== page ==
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Study: State subsidies ignore the real job creators

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Small business owners who believe they are being shortchanged by state assistance programs are not just imagining things, according to a new study that says as much as 96 percent of state subsidy dollars are going to big companies.

The study released Tuesday by the non-partisan research group Good Jobs First analyzed more than 4,200 business assistance programs in 14 states, worth more than $3.2 billion. On average, the report says, 90 percent of the money went to firms with 100 or more employees, or ten or more locations. That is despite U.S.Small Business Administration statistics showing small businesses account for nearly half the nation's private sector Gross Domestic Product, and almost two-thirds of job creation.

"This is an empirical foundation for those who have argued that strengthening small business is the smarter way to go," Good Jobs First Executive Director Greg LeRoy told CNBC.

The group has been critical of state subsidy programs in the past, and last month it released results of a survey showing small business leaders overwhelmingly believe that the deals are ineffective at spurring economic growth.

The latest study examined state programs that in theory are supposed to be open to businesses of all sizes. In Indiana, for example, the HoosierBusiness Investment Tax Credit is designed to "support jobs creation, capital investment, and to improve the standard of living for Indiana residents," according to the state's economic development corporation.

But Good Jobs First found that 96 percent of the more than $80 million in credits awarded between 2010 and 2014 went to big companies.

In Nevada, 96 percent of the personal property tax dollars forgiven between 2007 and 2011 went to big firms.

Even in the most equitable subsidy program measured, the Wisconsin Economic DevelopmentTax Credit, 80 percent of the more than $132 million awarded between 2010 and 2014 went to big businesses, according to the Good Jobs First study.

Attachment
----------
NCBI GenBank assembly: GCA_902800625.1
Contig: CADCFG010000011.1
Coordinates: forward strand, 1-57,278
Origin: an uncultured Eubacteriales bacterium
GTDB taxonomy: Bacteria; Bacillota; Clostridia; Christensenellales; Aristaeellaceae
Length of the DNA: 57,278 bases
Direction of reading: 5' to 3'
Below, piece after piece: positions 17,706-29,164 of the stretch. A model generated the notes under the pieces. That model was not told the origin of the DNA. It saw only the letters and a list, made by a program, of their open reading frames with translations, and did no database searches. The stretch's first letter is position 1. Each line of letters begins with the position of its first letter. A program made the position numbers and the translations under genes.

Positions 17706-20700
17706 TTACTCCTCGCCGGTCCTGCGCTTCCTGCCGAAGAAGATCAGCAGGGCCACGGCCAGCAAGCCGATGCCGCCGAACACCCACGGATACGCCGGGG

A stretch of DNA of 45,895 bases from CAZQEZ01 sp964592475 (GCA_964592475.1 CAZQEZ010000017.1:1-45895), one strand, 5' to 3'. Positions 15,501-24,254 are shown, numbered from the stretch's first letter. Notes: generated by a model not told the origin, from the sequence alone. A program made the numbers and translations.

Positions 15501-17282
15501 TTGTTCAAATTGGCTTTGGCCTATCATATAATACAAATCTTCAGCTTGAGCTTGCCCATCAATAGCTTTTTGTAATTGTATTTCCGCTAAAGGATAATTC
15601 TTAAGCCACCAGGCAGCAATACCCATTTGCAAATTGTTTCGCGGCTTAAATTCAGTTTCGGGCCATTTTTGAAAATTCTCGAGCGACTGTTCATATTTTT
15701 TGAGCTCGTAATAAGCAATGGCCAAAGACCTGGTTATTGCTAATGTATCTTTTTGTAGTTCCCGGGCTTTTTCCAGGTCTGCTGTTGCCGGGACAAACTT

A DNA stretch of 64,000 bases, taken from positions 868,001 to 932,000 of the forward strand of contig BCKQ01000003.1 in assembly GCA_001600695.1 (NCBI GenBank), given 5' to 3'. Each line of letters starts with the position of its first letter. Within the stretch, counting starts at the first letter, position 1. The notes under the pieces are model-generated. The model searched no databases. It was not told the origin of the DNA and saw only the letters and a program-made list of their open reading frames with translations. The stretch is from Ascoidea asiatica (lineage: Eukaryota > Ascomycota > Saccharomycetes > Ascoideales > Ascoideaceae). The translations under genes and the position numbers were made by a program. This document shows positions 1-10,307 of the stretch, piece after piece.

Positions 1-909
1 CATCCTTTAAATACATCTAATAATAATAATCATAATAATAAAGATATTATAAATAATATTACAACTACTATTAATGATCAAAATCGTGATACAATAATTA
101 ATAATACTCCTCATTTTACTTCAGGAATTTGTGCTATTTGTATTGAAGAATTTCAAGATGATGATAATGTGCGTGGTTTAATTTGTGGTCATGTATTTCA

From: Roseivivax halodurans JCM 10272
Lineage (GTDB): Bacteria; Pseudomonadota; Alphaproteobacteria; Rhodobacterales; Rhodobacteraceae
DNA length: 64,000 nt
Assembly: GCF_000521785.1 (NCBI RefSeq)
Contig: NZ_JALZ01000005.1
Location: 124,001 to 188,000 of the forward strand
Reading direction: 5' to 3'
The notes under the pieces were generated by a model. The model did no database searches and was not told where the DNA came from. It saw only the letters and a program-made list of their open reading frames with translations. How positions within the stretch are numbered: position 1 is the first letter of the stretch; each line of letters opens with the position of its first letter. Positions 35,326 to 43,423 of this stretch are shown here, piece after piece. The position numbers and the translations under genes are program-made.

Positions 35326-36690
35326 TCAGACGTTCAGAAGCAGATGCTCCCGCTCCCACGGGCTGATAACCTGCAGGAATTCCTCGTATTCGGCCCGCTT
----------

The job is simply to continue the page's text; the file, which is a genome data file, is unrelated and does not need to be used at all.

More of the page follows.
One small business organization calls the study's findings "stunning."

"We know from extensive research that small businesses, especially new and growing firms, often deliver out-sized benefits to local economies, yet state governments are putting these businesses at a competitive disadvantage by denying them incentives while steering billions of dollars in public subsidies to their big corporate competitors," said Stacy Mitchell of Advocates for Independent Business, which claims to represent 150,000 small businesses.

LeRoy says the study should give small business groups "a strong case for change."

But an international consultant who helps big companies secure the big subsidies says states need to think long and hard before they start to tinker with their formulas.

"We can't afford to demonize big business,"said John Boyd, principal of The Boyd Co in Princeton, New Jersey.

Small businesses may account for the most job creation, but "the reality is that small business also loses the most jobs," he said in an interview.

Boyd says subsidies have become a"necessary evil" in the site selection business, especially in a global economy where companies can set up shop anywhere in the world. He notes that most subsidy programs now have "clawback" provisions if the company does not create the jobs it promised. And even if small businesses are not getting direct assistance,they do benefit indirectly.

"There is a public good," he said.

That is because the deals often involve infrastructure improvements and workforce training that benefit the entire community, he said. And a big company hiring more workers means more customers for small businesses.

"Small businesses should welcome politicians doing what it takes to leverage their big employers," Boyd said.

But the Good Jobs First study argues those politicians and policymakers should instead refocus their efforts on measures that are more helpful to small businesses, like expanding access to credit. The study suggests paying for that by excluding big companies from state incentive programs.

"One could call it means testing corporate welfare," the study says.